Robyn Okrant is a Chicago author, freelance writer, actress and yoga teacher. Her book, LIVING OPRAH: My One Year Experiment to Walk the Walk of the Queen of Talk, was published in the US, UK, Australia and Portugal.
She also created the long-running play Frodo-A-Go-Go: The Rings Recycled based on The Lord of the Rings trilogy, and the critically-acclaimed, live-action version of The Twilight Zone. That said, she’ll be your ideal guide to other worldly writing in her class Writing Science Fiction and Fantasy during the month of October:
What do you write? Personal essays, dystopian fiction, dark comedies for theatre and short film.
Have you ever written in or been influenced by other styles or genres of writing? (Memoir, poetry, playwriting, etc?) My earliest influences as a writer were authors of dystopian lit: Aldous Huxley, George Orwell, Margaret Atwood.
What’s your favorite procrastination technique? TV Show Marathons! Buffy, Battlestar Galactica, Deadwood.
Tell us about one piece of writing you’ll never show anyone. My private journals from college are blackmail material.
Do you read while (before/during/after) you’re writing? If so, what? I don’t read anything in the genre I’m working. When I’m getting toward the end of a project, I have such tunnel vision, I barely remember to shower and eat…I don’t even consider picking up a book.
What are you working on now? I’m editing a novel, co-writing a screenplay, and writing a play.
What’s the best writing advice you ever got? Get the words on paper — you can always edit bad writing, but you can’t do anything with a blank page. Except origami.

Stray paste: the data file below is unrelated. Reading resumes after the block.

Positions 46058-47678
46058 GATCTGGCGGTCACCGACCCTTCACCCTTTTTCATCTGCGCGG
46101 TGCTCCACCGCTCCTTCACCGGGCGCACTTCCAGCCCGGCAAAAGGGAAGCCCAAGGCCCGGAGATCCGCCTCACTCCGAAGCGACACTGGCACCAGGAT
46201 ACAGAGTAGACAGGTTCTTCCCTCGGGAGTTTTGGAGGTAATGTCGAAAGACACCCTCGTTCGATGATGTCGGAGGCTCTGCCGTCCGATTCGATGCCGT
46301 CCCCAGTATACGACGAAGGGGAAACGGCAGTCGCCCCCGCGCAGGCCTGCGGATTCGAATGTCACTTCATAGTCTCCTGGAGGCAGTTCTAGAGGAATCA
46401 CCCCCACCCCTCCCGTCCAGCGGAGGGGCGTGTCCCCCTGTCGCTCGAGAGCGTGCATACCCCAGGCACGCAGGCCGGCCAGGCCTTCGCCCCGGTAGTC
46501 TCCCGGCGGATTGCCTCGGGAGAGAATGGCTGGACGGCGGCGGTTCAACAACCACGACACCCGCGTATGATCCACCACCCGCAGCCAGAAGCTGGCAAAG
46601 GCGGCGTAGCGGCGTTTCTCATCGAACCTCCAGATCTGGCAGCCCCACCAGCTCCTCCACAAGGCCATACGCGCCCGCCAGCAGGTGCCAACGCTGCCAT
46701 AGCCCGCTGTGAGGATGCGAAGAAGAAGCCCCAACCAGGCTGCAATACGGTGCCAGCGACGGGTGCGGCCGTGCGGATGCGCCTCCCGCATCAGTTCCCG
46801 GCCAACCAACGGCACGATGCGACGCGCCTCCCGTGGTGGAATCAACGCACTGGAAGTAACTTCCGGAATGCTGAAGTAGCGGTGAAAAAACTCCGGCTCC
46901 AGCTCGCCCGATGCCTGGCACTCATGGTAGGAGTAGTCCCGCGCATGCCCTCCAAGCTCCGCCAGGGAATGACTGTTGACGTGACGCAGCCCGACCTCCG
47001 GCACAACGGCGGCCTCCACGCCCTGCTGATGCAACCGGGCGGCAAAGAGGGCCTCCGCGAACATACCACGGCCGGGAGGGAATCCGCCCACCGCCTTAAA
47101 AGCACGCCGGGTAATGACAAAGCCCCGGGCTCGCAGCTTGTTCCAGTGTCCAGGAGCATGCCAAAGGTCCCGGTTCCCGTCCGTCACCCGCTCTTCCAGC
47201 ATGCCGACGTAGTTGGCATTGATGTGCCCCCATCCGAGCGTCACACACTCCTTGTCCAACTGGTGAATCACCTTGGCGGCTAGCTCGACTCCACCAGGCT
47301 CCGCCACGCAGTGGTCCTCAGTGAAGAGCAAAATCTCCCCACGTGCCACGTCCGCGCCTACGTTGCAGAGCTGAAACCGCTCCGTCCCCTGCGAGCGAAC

Tell us about the class you’ll be teaching. I’ll be teaching a class that focuses on sci-fi, fantasy, and dystopian fiction.
Tell us about your personal history with or interest in this class topic? I am a loud, proud sci-fi nerd. I am a creator of fiction in the genre, and a voracious reader and audience member of sci-fi/fantasy (including post- apocalyptic fiction, film, and TV). I’ve even created several popular live-action sci-fi/fantasy plays that have been produced in Chicago.
What can students expect in your class? A respectful, challenging, supportive environment where they are encouraged to create their fictional worlds. We will also investigate published authors and discuss how they address real-world concerns through their fiction. Students at any stage in their sci-fi/fantasy projects are welcome to attend.
Why should people take your class? Writers in this genre can often be marginalized…here, if it’s your passion, it will be celebrated. If you’ve ever wanted to workshop your writing in a group that speaks your language, then this is a great space to share your work.